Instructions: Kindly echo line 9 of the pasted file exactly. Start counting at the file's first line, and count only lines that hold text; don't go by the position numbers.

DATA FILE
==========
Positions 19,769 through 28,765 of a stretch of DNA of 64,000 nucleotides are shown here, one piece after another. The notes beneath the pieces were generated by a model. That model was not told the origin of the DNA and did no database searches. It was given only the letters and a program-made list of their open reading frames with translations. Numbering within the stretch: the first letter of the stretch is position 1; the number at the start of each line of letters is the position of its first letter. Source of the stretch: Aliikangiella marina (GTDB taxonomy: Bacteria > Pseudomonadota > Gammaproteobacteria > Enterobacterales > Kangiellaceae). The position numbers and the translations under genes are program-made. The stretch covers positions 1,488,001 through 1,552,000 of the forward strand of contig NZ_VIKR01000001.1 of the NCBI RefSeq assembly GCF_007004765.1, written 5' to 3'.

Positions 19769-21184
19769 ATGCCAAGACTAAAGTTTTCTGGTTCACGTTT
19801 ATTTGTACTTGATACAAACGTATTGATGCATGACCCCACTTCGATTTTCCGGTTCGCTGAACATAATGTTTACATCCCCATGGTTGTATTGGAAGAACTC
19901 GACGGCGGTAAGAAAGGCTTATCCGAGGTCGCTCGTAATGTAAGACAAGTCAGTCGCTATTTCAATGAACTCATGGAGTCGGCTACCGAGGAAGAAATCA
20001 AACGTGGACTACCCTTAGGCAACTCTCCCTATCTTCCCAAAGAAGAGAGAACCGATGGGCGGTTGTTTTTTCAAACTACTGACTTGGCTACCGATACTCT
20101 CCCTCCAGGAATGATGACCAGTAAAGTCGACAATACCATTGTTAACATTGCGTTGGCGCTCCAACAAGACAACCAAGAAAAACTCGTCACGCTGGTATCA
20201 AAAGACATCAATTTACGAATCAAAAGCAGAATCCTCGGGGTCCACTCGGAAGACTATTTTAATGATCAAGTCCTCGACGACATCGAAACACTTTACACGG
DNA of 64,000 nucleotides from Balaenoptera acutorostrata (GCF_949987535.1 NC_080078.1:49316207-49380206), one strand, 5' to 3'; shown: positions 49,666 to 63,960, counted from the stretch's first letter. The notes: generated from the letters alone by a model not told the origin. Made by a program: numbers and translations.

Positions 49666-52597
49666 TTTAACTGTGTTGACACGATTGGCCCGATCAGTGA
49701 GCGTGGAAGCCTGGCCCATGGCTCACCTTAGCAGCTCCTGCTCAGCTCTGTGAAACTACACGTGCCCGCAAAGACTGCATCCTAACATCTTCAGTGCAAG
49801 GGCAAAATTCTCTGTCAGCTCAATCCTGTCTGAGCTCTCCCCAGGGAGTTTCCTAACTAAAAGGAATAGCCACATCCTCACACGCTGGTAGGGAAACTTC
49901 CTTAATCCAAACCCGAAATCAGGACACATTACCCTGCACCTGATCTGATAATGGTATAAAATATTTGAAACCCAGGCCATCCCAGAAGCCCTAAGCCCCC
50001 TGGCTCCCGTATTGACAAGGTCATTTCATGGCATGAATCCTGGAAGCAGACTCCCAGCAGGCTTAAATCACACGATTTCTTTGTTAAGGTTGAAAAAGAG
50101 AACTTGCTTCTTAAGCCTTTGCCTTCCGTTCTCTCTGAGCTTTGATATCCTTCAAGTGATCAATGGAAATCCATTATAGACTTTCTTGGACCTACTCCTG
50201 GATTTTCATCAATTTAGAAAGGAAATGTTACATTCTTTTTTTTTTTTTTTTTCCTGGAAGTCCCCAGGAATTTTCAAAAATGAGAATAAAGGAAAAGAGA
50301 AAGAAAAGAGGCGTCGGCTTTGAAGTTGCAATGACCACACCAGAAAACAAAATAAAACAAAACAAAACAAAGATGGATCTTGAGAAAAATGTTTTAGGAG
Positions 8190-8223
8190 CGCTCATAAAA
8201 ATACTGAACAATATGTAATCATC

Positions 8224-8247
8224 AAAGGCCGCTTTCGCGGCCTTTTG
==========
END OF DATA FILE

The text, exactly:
DNA of 64,000 nucleotides from Balaenoptera acutorostrata (GCF_949987535.1 NC_080078.1:49316207-49380206), one strand, 5' to 3'; shown: positions 49,666 to 63,960, counted from the stretch's first letter. The notes: generated from the letters alone by a model not told the origin. Made by a program: numbers and translations.